We say it often, but if West Virginia is going to reach its enormous potential, we will need a dynamic, robust educational system that challenges and prepares our people for the rigors of life in the 21st century.
  • Can we be realistic on roads?

    Can we be realistic on roads?

    Friday, July 18 2014 7:00 AM EDT2014-07-18 11:00:54 GMT
    Building and maintaining roads should not be a political issue. In fact, it should be pretty straightforward. Potholes need filled, drainage ditches need cleaned, the highways need striped — while it might be painstaking and expensive, the overall concept is pretty simple.
    Building and maintaining roads should not be a political issue. In fact, it should be pretty straightforward. Potholes need filled, drainage ditches need cleaned, the highways need striped — while it might be painstaking and expensive, the overall concept is pretty simple.

The new year, 2014, is here. It's an election year, so it's unlikely we can expect too much from our elected leaders in Charleston over the coming months. 

That's unfortunate, because a cold, hard reality is going to be front and center this year and we're going to need some dedicated leadership to keep the state on solid financial footing. Reality of another kind may be setting in this year as well. For the first time in a very long time, this state might finally have a viable two-party system. Republicans have been asserting themselves and it's clear a once-devoted Democratic voting base is comfortable exploring new ideas.

Who can blame them? On a national level, the Democratic Party has been hijacked by the extreme left. Costly new entitlement programs, the Environmental Protection Agency's continual assault on the mining industry and the overall disconnect between Washington and West Virginia have left many with the feeling the Mountain State has been marginalized. Here at home, so many voters are losing patience with the majority party at the statehouse — a group that far too often puts the special interests above good governance and is not doing much to spur an economy that fails to produce sustained prosperity.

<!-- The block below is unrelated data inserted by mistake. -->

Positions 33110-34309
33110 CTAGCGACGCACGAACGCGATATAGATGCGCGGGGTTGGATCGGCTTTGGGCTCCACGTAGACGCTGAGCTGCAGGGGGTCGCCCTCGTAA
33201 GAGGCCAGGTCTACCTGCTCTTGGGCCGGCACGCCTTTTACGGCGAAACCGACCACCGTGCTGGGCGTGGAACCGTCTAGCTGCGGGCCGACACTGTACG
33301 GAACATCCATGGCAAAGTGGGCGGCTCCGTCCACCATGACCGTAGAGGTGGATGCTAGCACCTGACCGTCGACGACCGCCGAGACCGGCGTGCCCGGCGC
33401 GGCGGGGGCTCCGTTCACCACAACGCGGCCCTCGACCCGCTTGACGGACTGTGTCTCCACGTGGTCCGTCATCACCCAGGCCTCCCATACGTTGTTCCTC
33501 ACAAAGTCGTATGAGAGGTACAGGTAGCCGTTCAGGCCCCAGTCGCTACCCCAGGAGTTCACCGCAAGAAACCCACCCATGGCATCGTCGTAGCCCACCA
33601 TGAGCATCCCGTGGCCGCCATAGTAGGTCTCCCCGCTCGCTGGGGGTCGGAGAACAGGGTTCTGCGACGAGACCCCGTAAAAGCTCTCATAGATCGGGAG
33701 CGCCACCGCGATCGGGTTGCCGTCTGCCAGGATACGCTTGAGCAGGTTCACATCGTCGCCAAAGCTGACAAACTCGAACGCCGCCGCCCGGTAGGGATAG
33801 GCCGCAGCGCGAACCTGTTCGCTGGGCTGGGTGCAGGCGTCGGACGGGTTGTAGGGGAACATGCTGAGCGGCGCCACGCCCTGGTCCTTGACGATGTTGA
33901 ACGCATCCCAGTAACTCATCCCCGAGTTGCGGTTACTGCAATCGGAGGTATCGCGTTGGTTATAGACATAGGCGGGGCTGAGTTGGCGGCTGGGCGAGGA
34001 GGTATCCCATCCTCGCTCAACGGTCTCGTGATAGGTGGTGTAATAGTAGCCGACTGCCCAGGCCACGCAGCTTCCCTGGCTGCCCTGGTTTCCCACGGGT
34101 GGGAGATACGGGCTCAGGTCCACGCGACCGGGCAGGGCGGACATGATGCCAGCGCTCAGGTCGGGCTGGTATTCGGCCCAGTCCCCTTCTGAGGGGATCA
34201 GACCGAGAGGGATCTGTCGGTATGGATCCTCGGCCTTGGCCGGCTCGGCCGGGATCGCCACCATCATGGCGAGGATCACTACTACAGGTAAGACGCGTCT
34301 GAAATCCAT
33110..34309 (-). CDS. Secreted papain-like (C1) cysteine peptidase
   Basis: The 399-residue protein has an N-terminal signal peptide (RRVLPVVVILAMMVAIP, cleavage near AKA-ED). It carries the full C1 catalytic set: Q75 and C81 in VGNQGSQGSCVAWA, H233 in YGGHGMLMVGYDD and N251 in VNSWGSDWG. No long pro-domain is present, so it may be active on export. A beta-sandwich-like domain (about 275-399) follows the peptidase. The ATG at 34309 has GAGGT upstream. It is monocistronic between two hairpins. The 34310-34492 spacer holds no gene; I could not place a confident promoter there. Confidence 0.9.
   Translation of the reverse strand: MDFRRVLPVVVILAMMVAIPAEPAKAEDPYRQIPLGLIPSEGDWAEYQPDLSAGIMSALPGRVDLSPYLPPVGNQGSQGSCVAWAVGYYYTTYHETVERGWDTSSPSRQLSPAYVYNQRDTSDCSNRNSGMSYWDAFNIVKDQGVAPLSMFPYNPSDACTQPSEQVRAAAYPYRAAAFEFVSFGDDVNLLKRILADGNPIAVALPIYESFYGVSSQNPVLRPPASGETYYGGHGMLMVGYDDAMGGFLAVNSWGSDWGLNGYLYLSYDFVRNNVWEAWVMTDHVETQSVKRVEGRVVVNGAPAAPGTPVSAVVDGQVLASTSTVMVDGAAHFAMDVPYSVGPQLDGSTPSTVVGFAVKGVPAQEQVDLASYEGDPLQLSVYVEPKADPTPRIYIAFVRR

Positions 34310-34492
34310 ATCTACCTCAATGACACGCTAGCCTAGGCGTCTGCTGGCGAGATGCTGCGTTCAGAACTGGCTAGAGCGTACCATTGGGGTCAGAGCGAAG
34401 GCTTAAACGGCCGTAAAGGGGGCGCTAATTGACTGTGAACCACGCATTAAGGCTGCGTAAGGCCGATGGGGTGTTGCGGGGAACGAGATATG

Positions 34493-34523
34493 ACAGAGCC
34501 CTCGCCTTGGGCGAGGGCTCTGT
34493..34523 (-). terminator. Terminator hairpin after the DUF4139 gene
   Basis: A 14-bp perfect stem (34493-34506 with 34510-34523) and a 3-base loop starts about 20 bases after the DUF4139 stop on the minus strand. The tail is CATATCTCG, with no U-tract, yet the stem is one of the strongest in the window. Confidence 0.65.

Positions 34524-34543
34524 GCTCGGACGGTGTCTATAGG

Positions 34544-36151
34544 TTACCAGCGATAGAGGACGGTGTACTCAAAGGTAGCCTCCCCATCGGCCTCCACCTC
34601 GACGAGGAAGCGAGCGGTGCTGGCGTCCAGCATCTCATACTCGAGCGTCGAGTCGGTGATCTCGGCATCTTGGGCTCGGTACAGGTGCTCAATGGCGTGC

Some have described this pivot away from the Democratic Party in more substantial terms. Just this week, Chris Hansen, campaign manager for the U.S. Senate campaign of Rep. Shelley Moore Capito, R-W.Va., told the New York Times that the upcoming political shift is like "a dam ready to break." We hope he's correct. Whatever side of the aisle you identify with, nothing motivates elected officials quite like the thought of competition.

For far too long, elected office has been seen as a birthright. The state has a pitiful history of political graft and corruption. Sadly, as we have seen in Mingo County, new chapters are being added to this book. Dismissive of the voters and the privilege that accompanies public trust, those who abuse their office clearly never felt much need to move the state forward. Hopefully, that is changing. Hopefully, we're on the cusp of a new day where those fortunate to receive our vote understand their obligations. This state does not need more of the same. we need new fresh ideas and elected officials at every level who look past the spoils of their post and see a West Virginia fighting to join the rest of the country. Quite simply, we need men and women who put our state first.